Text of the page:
Now Mr. Cardy is free to say anything he likes. He could compare the spring flood on the St. John River to the great flood of Noah. It is the role of the journalist to put that into perspective for the public.

In what way is $150 million spent on public infrastructure comparable to Atcon? Would he get away with that statement if the Liberals were proposing to boost health care or education spending by $150 million?

Without journalists, how do we get perspective?

The only way – and the connective tissue is very loose – to connect the $150 million to Atcon is to say they were both bad decisions. But by that standard you could compare the $150 million to the assassination of Archduke Ferdinand or the war on Iraq. If a politician did that, surely journalists would not be happy.

Instead of journalists calling out the NDP for the strange comparison between public spending on roads and Atcon, they think it was a master stroke. At least, STU journalism prof Michael Camp thinks so. Although the piece is a political commentary not an article, it is clear he doesn’t feel the need to set any context either.  He praises Cardy’s use of this kind of analogy.

The final thing I would say is that politicians and journalists risk a lot by allow this kind of amped up rhetoric to go unchecked.

Cardy saying that a moderate increase in spending on public infrastructure was “one of the most irresponsible things I’ve seen in my time politics” ends up diluting the impact when he speaks about any serious issues. It’s like the boy who cried wolf. If a moderate increase in public spending on infrastructure sets a new low for irresponsibility what terms will he use when some serious issue – fraud, theft, bribery – Gomery – Rob Ford –  comes along?

Great journalists have a very sensitive nose.   They can smell b.s. coming a mile away.  Cardy’s comments should have set the crap-o-meter over the top.

 PS – I don’t read every single story or blog or commentary in the NB media.  If anyone can point me to a story where a journalist questions the use of Cardy’s Atcon analogy, post it here.  Thanks.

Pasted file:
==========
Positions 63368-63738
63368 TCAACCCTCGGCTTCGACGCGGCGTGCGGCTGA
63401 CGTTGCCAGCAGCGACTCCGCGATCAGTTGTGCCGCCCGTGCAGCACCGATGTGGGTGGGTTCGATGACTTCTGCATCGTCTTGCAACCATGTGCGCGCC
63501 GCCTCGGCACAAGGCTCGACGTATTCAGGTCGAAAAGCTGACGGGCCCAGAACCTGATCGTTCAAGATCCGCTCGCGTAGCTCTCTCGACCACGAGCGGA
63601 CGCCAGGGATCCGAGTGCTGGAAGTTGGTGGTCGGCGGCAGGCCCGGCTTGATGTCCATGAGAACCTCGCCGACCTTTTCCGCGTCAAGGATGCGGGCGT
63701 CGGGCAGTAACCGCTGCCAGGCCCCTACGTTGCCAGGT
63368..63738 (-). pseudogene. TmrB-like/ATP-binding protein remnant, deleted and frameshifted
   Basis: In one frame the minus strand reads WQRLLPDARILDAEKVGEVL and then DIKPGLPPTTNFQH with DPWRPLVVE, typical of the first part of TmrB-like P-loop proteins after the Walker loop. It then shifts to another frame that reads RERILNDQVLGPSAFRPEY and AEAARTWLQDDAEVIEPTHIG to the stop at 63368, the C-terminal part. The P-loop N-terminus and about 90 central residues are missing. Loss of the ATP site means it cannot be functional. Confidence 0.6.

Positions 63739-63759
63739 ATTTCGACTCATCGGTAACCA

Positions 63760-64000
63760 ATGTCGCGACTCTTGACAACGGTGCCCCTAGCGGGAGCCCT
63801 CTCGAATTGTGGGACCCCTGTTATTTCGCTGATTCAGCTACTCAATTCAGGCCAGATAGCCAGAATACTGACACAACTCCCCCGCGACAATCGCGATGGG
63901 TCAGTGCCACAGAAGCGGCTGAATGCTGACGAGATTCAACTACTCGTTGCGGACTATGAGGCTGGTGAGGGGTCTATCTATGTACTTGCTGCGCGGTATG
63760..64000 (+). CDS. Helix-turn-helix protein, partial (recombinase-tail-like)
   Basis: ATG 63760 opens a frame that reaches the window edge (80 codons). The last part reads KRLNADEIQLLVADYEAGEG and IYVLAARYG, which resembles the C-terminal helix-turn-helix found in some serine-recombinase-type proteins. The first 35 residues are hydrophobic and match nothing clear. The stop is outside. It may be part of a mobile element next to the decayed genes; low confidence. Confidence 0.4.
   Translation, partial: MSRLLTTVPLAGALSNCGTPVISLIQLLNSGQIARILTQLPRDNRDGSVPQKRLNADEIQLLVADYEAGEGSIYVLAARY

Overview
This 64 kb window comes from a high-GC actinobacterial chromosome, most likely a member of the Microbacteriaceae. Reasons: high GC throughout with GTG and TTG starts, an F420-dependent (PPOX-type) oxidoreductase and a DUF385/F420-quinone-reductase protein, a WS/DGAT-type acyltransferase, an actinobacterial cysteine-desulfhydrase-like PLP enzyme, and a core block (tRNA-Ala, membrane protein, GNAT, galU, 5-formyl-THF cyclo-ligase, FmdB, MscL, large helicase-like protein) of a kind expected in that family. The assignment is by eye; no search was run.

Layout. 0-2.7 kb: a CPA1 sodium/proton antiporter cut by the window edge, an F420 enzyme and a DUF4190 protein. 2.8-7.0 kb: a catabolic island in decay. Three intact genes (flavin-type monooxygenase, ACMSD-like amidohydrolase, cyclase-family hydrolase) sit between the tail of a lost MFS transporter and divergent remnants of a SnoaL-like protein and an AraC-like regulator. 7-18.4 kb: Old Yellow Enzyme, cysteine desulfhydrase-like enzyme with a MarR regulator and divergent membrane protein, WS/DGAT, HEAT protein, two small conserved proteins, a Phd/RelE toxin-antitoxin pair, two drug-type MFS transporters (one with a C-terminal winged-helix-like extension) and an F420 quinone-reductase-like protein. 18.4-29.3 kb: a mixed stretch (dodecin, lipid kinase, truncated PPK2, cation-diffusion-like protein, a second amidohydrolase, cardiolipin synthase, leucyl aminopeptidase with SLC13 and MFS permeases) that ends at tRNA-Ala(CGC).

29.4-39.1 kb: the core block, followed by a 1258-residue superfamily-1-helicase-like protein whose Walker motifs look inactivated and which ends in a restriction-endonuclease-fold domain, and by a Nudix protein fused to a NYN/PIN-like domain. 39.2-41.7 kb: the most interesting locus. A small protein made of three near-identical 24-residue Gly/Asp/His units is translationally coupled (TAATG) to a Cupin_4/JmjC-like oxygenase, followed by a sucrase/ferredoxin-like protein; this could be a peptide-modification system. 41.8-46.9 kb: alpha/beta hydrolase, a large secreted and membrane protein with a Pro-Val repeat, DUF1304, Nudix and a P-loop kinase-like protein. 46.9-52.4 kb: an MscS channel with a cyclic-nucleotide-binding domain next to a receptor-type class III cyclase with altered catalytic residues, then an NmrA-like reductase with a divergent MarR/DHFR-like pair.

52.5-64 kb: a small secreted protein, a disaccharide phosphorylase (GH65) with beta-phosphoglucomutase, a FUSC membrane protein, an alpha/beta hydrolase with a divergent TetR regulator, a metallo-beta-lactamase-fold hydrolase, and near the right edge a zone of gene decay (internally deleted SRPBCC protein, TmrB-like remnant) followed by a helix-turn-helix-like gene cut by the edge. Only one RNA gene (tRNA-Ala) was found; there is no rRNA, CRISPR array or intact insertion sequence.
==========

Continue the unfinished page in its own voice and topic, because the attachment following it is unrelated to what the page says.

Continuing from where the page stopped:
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Three cheers for free trade! Now let me see, do I actually have anything to trade?

Some of the Premiers – mostly the western Premiers – are pushing for more free trade between the provinces.  It’s outrageous we are told that it is easier to trade  with some other countries than between provinces.

I’m a believer in free trade.  Absolutely.  If you read Jarrod Diamond’s stuff he talks about how trade brought about the modern economy – coastal tribes traded fish for arrow heads with inland tribes.

But I always come back to this issue of mutual benefit. If only one party benefits from free trade, it could become unstable.

New Brunswick already has a $2.5 billion interprovincial trade deficit and if you took petroleum products out of the mix it would be billions more.  That means the GDP, jobs and tax benefits are skewed against us (I suspect some economists would argue this point).

I’m just saying that provinces like NB need to sharpen their pencils and think about how we could benefit from freer trade between the provinces.

Take the issue of government procurement.  The free traders would like zero restrictions.   If it costs one dollar less to buy a product or service from another province, that’s what provincial governments and agencies should be obliged to do.